Fire assay by lead collection followed by gravimetric finish was the most common method for the analysis of gold. Various types of fire assay pre-concentration and a microwave digestion followed by atomic absorption spectrometry, gravimetric analysis, inductively coupled plasma – optical emission spectrometry, inductively coupled plasma – mass spectrometry, and instrumental neutron activation analysis were also used.

The methods used for various other elements included multi-acid digestions with and without the addition of hydrobromic acid, microwave digestion, various types of fusions, and followed by determination using flame atomic absorption spectroscopy, inductively coupled plasma – optical emission spectroscopy and inductively coupled plasma – mass spectrometry. Various types of fusions or fused pellet were followed by X-ray fluorescence. Instrumental neutron activation analysis was also used. Several elements were analyzed by other methods by some laboratories. Sulphur and silicon were determined by gravimetric analysis. Carbon and sulphur were determined by combustion infrared spectroscopy and combustion- titration. Cold vapour atomic absorption spectrometry and cold vapour fluorescence spectrometry were used for mercury. Turbidimetric analysis, distillation, visible and ultraviolet spectrometry, ion specific electrode and ion chromatography were used for fluorine and chlorine.

ANOVA was used to calculate the consensus values and other statistical parameters from the interlaboratory measurement program. Values are deemed to be certified if derived from 10 or more sets of data that meet CCRMP statistical criterion regarding the agreement of the results. Sixteen means were certified (see Table 1). Many certified elements exclude digestion by two acids based on statistical tests.

Full details of all work, including the statistical analyses, the methods and the names of the participating laboratories are contained in the Certification Report. For more details on how to use reference material data to assess laboratory results, users are directed to ISO Guide 33:2000, pages 14-17, and the publication, “Assessment of laboratory proficiency using CCRMP reference materials”, at www.ccrmp.ca.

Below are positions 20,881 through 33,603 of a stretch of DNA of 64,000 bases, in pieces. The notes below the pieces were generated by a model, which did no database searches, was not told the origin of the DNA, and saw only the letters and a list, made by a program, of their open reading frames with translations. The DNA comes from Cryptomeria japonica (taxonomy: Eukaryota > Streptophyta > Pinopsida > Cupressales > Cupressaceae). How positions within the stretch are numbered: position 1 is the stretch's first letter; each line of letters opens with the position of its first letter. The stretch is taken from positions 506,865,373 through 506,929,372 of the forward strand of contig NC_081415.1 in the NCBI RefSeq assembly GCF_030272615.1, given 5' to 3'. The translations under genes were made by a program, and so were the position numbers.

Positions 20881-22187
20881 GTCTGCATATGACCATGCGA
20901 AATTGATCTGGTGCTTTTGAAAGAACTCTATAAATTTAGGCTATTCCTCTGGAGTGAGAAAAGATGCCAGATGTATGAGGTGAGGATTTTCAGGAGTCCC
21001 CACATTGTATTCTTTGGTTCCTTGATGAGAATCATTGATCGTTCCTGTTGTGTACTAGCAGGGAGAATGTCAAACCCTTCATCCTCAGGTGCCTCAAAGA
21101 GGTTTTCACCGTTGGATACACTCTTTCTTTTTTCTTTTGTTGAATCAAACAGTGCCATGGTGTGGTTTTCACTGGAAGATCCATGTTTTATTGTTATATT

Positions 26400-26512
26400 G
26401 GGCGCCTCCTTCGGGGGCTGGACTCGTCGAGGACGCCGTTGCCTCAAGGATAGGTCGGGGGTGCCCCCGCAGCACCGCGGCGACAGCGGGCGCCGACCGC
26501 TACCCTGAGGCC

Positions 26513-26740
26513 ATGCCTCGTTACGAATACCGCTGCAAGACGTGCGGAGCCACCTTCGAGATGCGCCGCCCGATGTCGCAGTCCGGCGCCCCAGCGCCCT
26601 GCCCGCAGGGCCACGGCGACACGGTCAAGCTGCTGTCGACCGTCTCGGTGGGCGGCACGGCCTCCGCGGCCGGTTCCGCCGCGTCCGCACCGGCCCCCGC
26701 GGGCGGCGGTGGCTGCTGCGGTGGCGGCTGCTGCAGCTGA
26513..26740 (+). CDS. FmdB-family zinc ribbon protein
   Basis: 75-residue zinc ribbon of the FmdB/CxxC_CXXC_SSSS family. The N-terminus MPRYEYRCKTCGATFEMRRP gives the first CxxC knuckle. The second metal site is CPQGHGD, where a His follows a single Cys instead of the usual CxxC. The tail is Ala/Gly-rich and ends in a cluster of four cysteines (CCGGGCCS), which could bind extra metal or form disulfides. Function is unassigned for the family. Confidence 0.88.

UNCERTIFIED VALUES

Nineteen provisional values (Table 2) were derived from 8 or 9 sets of data that fulfill the CRRMP statistical criterion regarding agreement; or 10 or more sets of data, that do not fulfill the CCRMP statistical criteria required for certification; or 6 or 7 sets of data for which the statistical analysis of the data warranted provisional status. This latter group includes barium, iron by flame atomic absorption spectroscopy, sulphur by gravimetric analysis and tellurium. Informational values for 21 elements, shown in Table 3, were derived from the means of a minimum of 3 sets of data.

TRACEABILITY

The values quoted herein are based on the consensus values derived from the statistical analysis of the data from the interlaboratory measurement program, and the standards used by the individual laboratories. The report gives the available details.

CERTIFICATION HISTORY

CCU-1d is a new material.

PERIOD OF VALIDITY

The certified values are valid until June 30, 2033. The stability of the material will be monitored every two years for the duration of the inventory. Updates will be published on the CCRMP web site.

LEGAL NOTICE

CANMET-MMSL has prepared this reference material and statistically evaluated the analytical data of the interlaboratory measurement program to the best of its ability. The purchaser, by receipt hereof, releases and indemnifies CANMET-MMSL from and against all liability and costs arising out of the use of this material and information.

CERTIFYING OFFICERS

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Maureen E. Leaver – CCRMP Coordinator

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Joseph Salley – Data Processor

FOR FURTHER INFORMATION

The Certification Report is available free of charge upon request to:

CCRMP

CANMET-MMSL (NRCan)
555 Booth Street, room 433
Ottawa, Ontario, Canada K1A 0G1

Telephone: (613) 995-4738
Facsimile: (613) 943-0573

E-mail: ccrmp@nrcan.gc.ca